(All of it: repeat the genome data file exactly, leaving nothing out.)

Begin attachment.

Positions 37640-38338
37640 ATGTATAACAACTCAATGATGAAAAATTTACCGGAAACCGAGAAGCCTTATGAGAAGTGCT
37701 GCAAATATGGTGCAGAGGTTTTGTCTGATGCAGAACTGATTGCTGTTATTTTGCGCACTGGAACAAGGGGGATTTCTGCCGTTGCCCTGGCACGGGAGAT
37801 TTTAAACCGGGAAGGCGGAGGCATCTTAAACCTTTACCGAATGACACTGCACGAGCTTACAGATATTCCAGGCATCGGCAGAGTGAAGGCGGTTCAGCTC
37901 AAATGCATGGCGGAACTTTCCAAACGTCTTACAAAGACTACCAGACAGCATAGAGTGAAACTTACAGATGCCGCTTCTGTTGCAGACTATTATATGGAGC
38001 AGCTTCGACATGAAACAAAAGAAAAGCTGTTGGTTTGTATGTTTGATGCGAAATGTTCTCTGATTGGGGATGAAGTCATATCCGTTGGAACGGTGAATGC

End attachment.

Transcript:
Positions 37640-38338
37640 ATGTATAACAACTCAATGATGAAAAATTTACCGGAAACCGAGAAGCCTTATGAGAAGTGCT
37701 GCAAATATGGTGCAGAGGTTTTGTCTGATGCAGAACTGATTGCTGTTATTTTGCGCACTGGAACAAGGGGGATTTCTGCCGTTGCCCTGGCACGGGAGAT
37801 TTTAAACCGGGAAGGCGGAGGCATCTTAAACCTTTACCGAATGACACTGCACGAGCTTACAGATATTCCAGGCATCGGCAGAGTGAAGGCGGTTCAGCTC
37901 AAATGCATGGCGGAACTTTCCAAACGTCTTACAAAGACTACCAGACAGCATAGAGTGAAACTTACAGATGCCGCTTCTGTTGCAGACTATTATATGGAGC
38001 AGCTTCGACATGAAACAAAAGAAAAGCTGTTGGTTTGTATGTTTGATGCGAAATGTTCTCTGATTGGGGATGAAGTCATATCCGTTGGAACGGTGAATGC